In­fra­struc­ture key to sus­tain­ing in­dus­try

Irish Examiner - Supplement - - LIFE SCIENCES - Matt Mo­ran BIOPHARMACHEM IRE­LAND (BPCI)

Be­tween now and 2040, Cork has the po­ten­tial to de­velop into a re­gion char­ac­terised by an ex­cel­lent qual­ity of life, with a highly skilled, ed­u­cated and dy­namic work­force with unique clus­ters in a range of lead­ing in­dus­tries, says Matt Mo­ran, di­rec­tor of the Ibec group BioPharmaChem Ire­land (BPCI).

The BCPI is chaired by Sea­mus Fives of Pfizer. Its board in­cludes ex­ec­u­tives from Janssen, Hovione, Eli Lilly, GE Health­care, Biomarin and Teva, among others.

In March, Ibec pub­lished its views on this po­ten­tial as part of its sub­mis­sion to the Govern­ment’s Na­tional Plan­ning Frame­work. For the south of Ire­land to thrive, road links be­tween Cork,Water­ford, Lim­er­ick, Galway and Dublin will have to be re­formed.

“Rin­gask­iddy is home to a very sig­nif­i­cant life sciences clus­ter and is des­ig­nated a strate­gic em­ploy­ment area,” Ibec states. “Em­ploy­ees work­ing in com­pa­nies in the area reg­u­larly re­port that daily traf­fic con­ges­tion, trav­el­ling to and from work, is se­ri­ously im­pact­ing their qual­ity of life. Con­tin­ued fail­ure to in­vest in the N28 Cork to Rin­gask­iddy road will hin­der Ire­land’s eco­nomic re­cov­ery and will very likely put fu­ture lo­cal/re­gional de­vel­op­ment at risk.”

Matt Mo­ran agrees that, while on the sur­face, it may ap­pear like an ac­cess is­sue con­fined to Rin­gask­iddy, the big­ger pic­ture in terms of rep­u­ta­tional dam­age and the per­cep­tion in­ter­na­tion­ally of both Cork and Ire­land as ‘a great place to do busi­ness’ needs to be taken into ac­count.

“Ac­cess is a very im­por­tant is­sue,” he said. “Some com­pa­nies have premises on both sides of the har­bour, and they’re find­ing it very dif­fi­cult to get people from one site to the other.

“Ex­pan­sion at the GE Health­care Biopark will put more pres­sure on traf­fic flow. This is­sue is di­rectly tied into the traf­fic go­ing onto the Dun­ket­tle round­about. It is a huge is­sue for the biotech com­pa­nies, who’ve made over €4.5bn in cap­i­tal in­vest­ments in the past two years.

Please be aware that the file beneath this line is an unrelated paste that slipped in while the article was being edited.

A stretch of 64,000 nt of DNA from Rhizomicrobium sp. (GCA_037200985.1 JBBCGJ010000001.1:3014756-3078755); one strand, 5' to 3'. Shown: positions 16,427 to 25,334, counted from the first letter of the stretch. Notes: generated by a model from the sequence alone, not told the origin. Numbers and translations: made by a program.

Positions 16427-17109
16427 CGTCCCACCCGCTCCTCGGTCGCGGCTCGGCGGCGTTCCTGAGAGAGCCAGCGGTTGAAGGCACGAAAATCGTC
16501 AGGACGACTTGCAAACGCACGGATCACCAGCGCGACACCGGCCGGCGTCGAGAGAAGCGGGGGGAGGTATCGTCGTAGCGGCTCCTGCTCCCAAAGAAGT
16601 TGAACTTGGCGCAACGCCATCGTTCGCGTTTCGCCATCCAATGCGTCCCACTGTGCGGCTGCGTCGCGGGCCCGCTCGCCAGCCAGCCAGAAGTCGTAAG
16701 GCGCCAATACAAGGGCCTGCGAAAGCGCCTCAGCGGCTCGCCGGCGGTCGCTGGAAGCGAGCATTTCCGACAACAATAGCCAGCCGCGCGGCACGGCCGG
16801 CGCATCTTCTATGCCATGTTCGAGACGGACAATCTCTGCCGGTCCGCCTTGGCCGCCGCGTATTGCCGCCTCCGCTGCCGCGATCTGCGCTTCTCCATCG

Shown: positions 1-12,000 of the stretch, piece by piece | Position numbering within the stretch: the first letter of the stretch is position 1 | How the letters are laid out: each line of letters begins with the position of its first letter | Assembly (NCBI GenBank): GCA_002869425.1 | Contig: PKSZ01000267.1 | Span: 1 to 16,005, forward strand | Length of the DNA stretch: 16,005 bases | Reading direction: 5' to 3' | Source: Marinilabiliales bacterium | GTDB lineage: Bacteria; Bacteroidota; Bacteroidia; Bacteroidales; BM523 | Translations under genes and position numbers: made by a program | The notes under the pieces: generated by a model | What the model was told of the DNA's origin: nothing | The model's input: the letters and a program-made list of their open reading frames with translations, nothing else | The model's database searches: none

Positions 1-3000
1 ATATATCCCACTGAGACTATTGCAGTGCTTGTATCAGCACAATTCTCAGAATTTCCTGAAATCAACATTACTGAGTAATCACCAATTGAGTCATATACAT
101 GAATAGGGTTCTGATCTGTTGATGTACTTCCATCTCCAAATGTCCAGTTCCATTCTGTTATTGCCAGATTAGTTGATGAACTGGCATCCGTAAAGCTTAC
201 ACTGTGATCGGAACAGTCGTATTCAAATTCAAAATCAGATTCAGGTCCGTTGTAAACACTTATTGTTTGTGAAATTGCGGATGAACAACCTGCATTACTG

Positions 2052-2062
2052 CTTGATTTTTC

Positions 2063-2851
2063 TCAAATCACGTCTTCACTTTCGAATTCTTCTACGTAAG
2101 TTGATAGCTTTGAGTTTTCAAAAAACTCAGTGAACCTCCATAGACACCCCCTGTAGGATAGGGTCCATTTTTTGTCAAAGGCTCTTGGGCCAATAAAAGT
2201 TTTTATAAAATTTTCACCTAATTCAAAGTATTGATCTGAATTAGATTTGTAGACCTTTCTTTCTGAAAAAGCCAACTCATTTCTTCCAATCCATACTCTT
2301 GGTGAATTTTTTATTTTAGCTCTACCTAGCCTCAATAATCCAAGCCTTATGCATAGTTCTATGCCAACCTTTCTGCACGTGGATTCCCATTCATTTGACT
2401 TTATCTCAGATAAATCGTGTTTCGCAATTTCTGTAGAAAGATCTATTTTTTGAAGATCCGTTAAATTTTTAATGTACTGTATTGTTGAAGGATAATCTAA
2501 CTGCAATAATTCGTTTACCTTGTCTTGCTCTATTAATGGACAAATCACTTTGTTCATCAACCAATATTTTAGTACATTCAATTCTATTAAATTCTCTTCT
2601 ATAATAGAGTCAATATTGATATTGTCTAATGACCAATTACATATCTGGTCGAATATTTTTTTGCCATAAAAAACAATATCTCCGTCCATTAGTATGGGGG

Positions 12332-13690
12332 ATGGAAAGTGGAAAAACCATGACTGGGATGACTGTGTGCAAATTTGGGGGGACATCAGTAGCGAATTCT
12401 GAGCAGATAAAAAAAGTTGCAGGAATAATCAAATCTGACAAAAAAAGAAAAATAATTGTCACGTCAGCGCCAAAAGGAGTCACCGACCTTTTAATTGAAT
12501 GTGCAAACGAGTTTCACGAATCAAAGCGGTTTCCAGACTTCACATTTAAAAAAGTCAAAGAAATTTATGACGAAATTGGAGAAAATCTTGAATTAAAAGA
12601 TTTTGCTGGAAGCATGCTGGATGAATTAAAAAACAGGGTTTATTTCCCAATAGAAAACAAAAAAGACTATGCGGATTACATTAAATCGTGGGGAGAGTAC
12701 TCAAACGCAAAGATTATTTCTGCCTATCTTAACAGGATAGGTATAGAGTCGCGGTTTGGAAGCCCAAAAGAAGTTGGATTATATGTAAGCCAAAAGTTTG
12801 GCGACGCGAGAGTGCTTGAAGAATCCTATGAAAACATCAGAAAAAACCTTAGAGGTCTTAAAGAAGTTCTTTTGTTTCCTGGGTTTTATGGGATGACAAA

“The sec­tor is re­spon­si­ble for over half of the money be­ing gen­er­ated by the Ir­ish econ­omy each year. These in­fra­struc­ture is­sues need to be taken se­ri­ously.”

Mr Mo­ran said a re­cent Fu­ture Skills Needs study con­ducted for the Govern­ment showed that the sec­tor will need 8,000 skilled staff in the next few years. Ibec says it is work­ing with Ire­land’s uni­ver­si­ties, and with the Skill­nets and Spring­board pro­grammes to en­sure they are aware of the op­por­tu­ni­ties the sec­tor is cre­at­ing.

An­other re­cent BPCI re­port, ‘Mol­e­cules Make a Dif­fer­ence’, says 55,000 people are em­ployed di­rectly and in­di­rectly in the bio­pharma, pharma and chem­i­cal sec­tor. The re­place­ment value of the sec­tor to the Govern­ment is es­ti­mated to be €40bn. In 2015, the sec­tor ex­ported prod­ucts to the value of €64bn.

The doc­u­ment was given a for­mal launch in New York re­cently, at­tended by more than 100 in­dus­try lead­ers. The Ir­ish del­e­ga­tion was led by Ibec, along with key people from the IDA and the Na­tional In­sti­tute for Bio­pro­cess­ing Re­search and Train­ing (Nibrt).

“We al­ways look to project an im­age of the Govern­ment work­ing with in­dus­try,” said Matt Mo­ran. “The mes­sage of joined-up think­ing and col­lab­o­ra­tion was un­der­stood by the Amer­i­can in­dus­try people who at­tended the launch.

“We want to en­sure that the sec­tor con­tin­ues to grow, and that growth de­pends on com­pa­nies ex­pand­ing their foot­print, and grow­ing from man­u­fac­tur­ing roles into re­search and new prod­uct de­vel­op­ment.”